Grading The Test

Grading the ELA

Filed under: New Teacher Diaries by miss brave @ 2:53 pm

[Editor’s note: miss brave is the pseudonym for a second-year elementary school teacher in Queens. She blogs at miss brave teaches nyc, where this post originally appeared on Sunday, Feb. 1]

I haven’t posted about school all week because I haven’t been at school all week. Instead I’ve been at another school, on the other side of the borough, grading the state English Language Arts (ELA) exam for third, fourth and fifth graders.

It’s difficult for even an experienced teacher-blogger like me to describe the disheartening disorganization and incompetence that’s been a daily part of this experience. First of all, the entire thing seems to have been thrown together last-minute when it was decided that rather than pay teachers per-session to grade the exams after school and on weekends, each school would have to send a few teachers away from their regular assignments to grade the exams during the day. I missed a week at my school, but some teachers are grading the ELA for up to three weeks in a row, right up until February break. By the time we come back from vacation, they will have missed an entire month of school! Most of these are not classroom teachers, but still. At one point the site supervisor attempted to placate us by referring to us as the “cream of the crop,” as if we had been selected by our principals because of our competence; we all laughed, because we knew that we had actually been selected because we’re disposable.

In any case, the entire experience grew more ridiculous by the day. I don’t know who was in charge or how it was supposed to be organized, because it seemed to us like the supervisors had very little idea how to run things. Like how about the fact they had one sign-in sheet for 200 people and expected all 200 of them to sign in and then sit down before they made announcements? Or the fact that they wanted us to count ourselves off by 24 in order to send us upstairs to rooms? Or the fact that every morning we practically played musical chairs as the supervisor said things like, “If today or tomorrow is your last day but you have not been trained on the fourth grade reading and writing, move to this side of the auditorium”?

And then there were the more serious transgressions, the ones that had us worried about the actual integrity of the test grades. If, for example, you were about to give a student a 2 on one section of the test and happened to notice that another grader had given the same student a 4 on another section (as 4 is the highest grade you can receive, this seems like a substantial discrepancy), and you voiced your concern, you were told to (exact words) “MYOB.” (Listen, lady, I’m not being a nosy parker here, this is my first time grading a very important state exam and I just want to make sure everything is copacetic.) If you and all the other graders at your table happened to notice that the essay appeared to be written in two very different handwritings, as if it sure looked like the teacher had made a few changes, and you voiced your concerns, your objections were dismissed. I don’t know what teachers at other grading sites experienced, but I have to say that I was treated with less respect than I typically try to treat my second graders, and that had me worried for the validity of the scoring.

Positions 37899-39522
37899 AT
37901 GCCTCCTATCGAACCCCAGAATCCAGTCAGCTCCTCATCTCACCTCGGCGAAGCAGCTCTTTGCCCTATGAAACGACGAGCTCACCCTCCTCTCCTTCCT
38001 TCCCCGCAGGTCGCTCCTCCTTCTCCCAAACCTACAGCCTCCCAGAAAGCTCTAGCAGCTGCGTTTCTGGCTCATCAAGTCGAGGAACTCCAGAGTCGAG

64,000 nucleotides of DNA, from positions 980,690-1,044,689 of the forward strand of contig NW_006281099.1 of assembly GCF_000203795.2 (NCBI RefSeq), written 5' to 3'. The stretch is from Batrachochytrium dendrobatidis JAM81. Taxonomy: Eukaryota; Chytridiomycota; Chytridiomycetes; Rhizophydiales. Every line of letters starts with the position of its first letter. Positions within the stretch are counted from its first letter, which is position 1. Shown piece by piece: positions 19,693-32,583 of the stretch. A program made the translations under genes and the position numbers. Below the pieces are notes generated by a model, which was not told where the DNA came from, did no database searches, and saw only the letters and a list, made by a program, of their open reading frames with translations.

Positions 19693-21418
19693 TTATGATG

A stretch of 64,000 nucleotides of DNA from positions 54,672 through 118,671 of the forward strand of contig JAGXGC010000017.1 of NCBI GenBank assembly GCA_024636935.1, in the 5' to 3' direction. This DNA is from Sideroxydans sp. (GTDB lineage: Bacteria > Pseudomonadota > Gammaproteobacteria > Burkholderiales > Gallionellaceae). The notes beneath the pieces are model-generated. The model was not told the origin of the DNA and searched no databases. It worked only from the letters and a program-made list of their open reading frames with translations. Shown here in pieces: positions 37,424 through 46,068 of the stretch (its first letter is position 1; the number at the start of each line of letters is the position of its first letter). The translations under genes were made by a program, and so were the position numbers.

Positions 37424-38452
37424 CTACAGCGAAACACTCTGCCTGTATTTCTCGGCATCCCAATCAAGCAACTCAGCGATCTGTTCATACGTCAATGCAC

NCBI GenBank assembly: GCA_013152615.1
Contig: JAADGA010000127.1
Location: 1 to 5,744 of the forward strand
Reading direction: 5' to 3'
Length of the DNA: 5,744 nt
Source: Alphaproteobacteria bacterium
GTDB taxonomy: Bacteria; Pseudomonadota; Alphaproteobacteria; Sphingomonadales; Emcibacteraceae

My fellow graders and I did our best to be thorough. We frequently passed tests around the table to get a second opinion, and for those essays we were truly on the fence about, we had spirited discussions and consulted our rubrics frequently before committing to a final grade. When grading the editing passages, in which students have to correct grammatical errors, I always counted twice to make sure I was grading correctly. But we were only one room, and who knows what was going on in the other rooms at the other grading sites? Some schools sent intermediate and junior high school teachers to grade third graders’ exams, and some of those teachers had to be gently reminded that they were dealing with the writing of eight-year-olds, not teenagers. Some graders seemed to be handing out 4s to nearly every essay, while others seemed to be unwilling to give the students the benefit of the doubt. Despite our supervisors’ best efforts to get everyone on the same page of the same rubric, grading the ELA, I learned, is frighteningly subjective. The exams we graded, for example, all came from districts outside our own — districts that tend to be high-scoring. I teach a population of mostly ELLs in a low-scoring district, so I was pretty impressed by the work that I read — until I thought about teachers who are used to teaching high-scoring kids in other districts who would be reading the exams from my district and wondering what the kids could possibly be thinking.

I don’t want to accuse the ELA graders of incompetence, or cheating, or messing with the exam results, or even incomplete or invalid training of the graders. All I want to do is point out that my own experience grading the ELA was less than positive because of the overall disorganization of the process. It set a tone that was unfortunate, given the vital work we were doing. And that vital work was what I tried to remind myself of each time I opened a new test booklet and faced the determined, sprawling handwriting of a new student trying to make himself understood.

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